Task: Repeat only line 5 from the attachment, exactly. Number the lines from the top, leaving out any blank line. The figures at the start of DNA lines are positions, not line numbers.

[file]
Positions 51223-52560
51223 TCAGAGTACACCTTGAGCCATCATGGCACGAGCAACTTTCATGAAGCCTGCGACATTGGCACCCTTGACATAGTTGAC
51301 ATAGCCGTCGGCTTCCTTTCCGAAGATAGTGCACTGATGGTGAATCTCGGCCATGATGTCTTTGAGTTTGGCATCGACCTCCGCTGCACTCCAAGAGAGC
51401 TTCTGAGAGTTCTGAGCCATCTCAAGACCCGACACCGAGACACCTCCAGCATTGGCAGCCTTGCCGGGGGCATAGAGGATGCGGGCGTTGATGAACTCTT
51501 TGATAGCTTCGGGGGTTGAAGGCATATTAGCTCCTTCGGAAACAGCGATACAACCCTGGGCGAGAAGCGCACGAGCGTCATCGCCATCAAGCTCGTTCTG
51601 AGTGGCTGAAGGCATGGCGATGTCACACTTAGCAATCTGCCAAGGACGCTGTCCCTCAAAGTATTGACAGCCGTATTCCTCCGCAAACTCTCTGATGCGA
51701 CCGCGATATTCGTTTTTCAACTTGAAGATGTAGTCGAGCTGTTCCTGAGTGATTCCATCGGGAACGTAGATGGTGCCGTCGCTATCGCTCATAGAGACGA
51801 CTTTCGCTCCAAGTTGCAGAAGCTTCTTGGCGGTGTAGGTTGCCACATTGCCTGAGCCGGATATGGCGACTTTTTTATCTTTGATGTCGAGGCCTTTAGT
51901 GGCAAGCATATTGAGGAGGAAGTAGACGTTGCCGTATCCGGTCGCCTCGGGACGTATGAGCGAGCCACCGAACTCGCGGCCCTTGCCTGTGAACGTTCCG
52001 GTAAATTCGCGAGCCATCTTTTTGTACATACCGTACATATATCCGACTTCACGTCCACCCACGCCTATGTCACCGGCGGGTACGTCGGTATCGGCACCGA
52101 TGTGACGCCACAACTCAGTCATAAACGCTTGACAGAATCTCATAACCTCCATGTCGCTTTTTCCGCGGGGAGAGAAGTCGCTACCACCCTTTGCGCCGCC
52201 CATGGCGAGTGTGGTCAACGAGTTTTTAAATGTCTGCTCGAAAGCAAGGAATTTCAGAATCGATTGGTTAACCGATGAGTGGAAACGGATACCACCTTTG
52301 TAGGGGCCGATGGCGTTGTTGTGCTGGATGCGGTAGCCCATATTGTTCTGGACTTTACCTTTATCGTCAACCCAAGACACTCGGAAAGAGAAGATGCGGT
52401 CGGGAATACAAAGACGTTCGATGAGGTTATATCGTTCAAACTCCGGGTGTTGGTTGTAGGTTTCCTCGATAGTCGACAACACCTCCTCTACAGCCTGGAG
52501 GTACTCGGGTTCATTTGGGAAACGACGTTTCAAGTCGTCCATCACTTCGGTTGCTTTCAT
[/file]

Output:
51501 TGATAGCTTCGGGGGTTGAAGGCATATTAGCTCCTTCGGAAACAGCGATACAACCCTGGGCGAGAAGCGCACGAGCGTCATCGCCATCAAGCTCGTTCTG